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Sunday, 2 May 2021

SpaceX Crew Dragon makes First nighttime splashdown with US astronauts since Apollo era



A SpaceX Dragon capsule carrying four astronauts returned to Earth early Sunday (May 2) with an ocean splashdown off the Florida coast, successfully completing the company's first full-fledged crewed mission to the International Space Station.

The astronauts of SpaceX's Crew-1 mission for NASA splashed down safely in the Gulf of Mexico near Panama City at 2:56 a.m. EDT (0656 GMT), with a recovery ship swiftly retrieving their Crew Dragon capsule from the sea. The spacecraft landed on target, marking the first nighttime splashdown of a U.S. crewed flight in 53 years. The last was NASA's Apollo 8 moon mission on Dec. 27, 1968. 


"Dragon, on behalf of NASA and SpaceX teams, we welcome you back to planet Earth and thanks for flying SpaceX. For those of you enrolled in our frequent flier program, you've earned 68 million miles [109 million kilometers] on this voyage," a SpaceX crew operations and resources engineer told the Crew-1 astronauts after splashdown. 

"It is good to be back on planet Earth," replied NASA astronaut Mike Hopkins, commander of the Crew-1 mission. "We'll take those miles. Are they transferable?"

The capsule left the space station on late Saturday (May 1) after bad weather at the mission's main splashdown site twice delayed the crew's return.

Crew-1 marked SpaceX's second crewed flight to the space station and its first such flight to last for six months. The mission launched into orbit Nov. 15. 

SpaceX's first astronaut mission, Demo-2 in May 2020, was a two-month test flight that carried two astronauts to the station. Although SpaceX's third crewed mission has launched already, today's return marked only the second crewed splashdown for the program. That third flight, called Crew-2, won't splash down until later this year.

This Crew-1 Dragon capsule, which astronauts nicknamed Resilience, carried Hopkins and his fellow NASA astronauts Victor Glover and Shannon Walker, as well as Japan Aerospace Exploration Agency (JAXA) astronaut Soichi Noguchi.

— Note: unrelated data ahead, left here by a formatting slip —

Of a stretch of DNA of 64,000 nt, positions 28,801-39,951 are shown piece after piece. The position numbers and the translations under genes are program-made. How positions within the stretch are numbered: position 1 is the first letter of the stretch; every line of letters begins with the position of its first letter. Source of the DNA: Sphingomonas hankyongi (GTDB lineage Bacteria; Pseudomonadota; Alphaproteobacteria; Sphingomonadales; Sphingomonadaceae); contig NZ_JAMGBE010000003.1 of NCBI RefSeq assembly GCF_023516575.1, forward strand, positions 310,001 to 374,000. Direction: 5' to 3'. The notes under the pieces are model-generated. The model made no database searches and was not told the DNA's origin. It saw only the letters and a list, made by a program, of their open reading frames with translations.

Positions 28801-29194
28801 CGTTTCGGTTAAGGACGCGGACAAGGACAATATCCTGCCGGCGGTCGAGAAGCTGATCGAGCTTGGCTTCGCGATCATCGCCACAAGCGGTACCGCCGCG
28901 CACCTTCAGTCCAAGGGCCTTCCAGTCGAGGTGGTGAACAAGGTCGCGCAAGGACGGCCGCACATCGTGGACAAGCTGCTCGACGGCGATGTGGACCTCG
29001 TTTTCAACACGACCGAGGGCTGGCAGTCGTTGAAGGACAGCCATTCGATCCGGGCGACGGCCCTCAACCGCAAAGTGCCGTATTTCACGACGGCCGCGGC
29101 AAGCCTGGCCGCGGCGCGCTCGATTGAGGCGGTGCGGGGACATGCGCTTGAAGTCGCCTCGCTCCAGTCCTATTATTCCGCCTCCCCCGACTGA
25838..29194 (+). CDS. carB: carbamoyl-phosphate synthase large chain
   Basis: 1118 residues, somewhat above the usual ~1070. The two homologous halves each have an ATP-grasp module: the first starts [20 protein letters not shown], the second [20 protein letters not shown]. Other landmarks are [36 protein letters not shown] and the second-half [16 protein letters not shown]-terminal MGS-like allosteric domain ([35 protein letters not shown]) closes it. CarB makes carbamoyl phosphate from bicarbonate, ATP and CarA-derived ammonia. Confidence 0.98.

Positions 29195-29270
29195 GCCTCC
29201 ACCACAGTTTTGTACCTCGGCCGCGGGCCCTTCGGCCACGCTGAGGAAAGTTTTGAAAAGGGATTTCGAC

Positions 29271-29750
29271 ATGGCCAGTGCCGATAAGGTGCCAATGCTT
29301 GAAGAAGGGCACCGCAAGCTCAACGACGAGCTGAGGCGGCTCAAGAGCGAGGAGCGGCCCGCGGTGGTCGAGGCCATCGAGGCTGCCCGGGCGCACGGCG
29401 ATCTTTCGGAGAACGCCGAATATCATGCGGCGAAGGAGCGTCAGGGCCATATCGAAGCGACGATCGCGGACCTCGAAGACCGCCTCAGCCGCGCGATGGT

The capsule splashed into the Gulf of Mexico south of Panama City, Florida, where it was soon met by SpaceX recovery crews, who had to work under a cloak of darkness. 

"The vehicle is certified to land during the day or night, so there's not an issue with the vehicle itself," Steve Stitch, NASA's Commercial Crew program manager, said during live NASA commentary before splashdown. "And we've been practicing with the recovery crews to land in day or night." 

Stitch said SpaceX also recovered an uncrewed Dragon cargo ship from the ocean at night in January of this year. "The SpaceX crew recovered that vehicle at night, and the Crew and Cargo Dragons are pretty much identical," he said. "So we're well-prepared for this opportunity."

The process went more smoothly than the Demo-2 crew recovery, in August 2020, when NASA astronauts Doug Hurley and Bob Behnken were met by a small flotilla of private boats. This time, SpaceX and the Coast Guard refined safety procedures to ensure no civilians came too close to the capsule, just in case it leaked fuel.

Crew-1 overlapped for about a week in orbit with its successor, the four-astronaut Crew-2 mission. That crew includes NASA astronauts Shane Kimbrough and Megan McArthur, JAXA astronaut Akihiko Hoshide and European Space Agency astronaut Thomas Pesquet. The quartet will remain in orbit until the fall, when the Crew-3 mission will head to space to take their place.

SpaceX is one of two commercial companies with NASA contracts to fly astronauts in space. The other company, Boeing, is developing its Starliner crew capsule for NASA missions. That vehicle is expected to fly on a second uncrewed test flight later this year but has not yet flown astronauts.


Meanwhile, SpaceX's Crew-3 mission for NASA will launch in the fall. The company will also launch four civilians on a private Crew Dragon mission, called Inspiration4, funded by American billionaire Jared Isaacman. That mission is scheduled to launch Sept. 15 on the Crew Dragon Resilience, the same one used by the Crew-1 astronauts, but will not visit the International Space Station.

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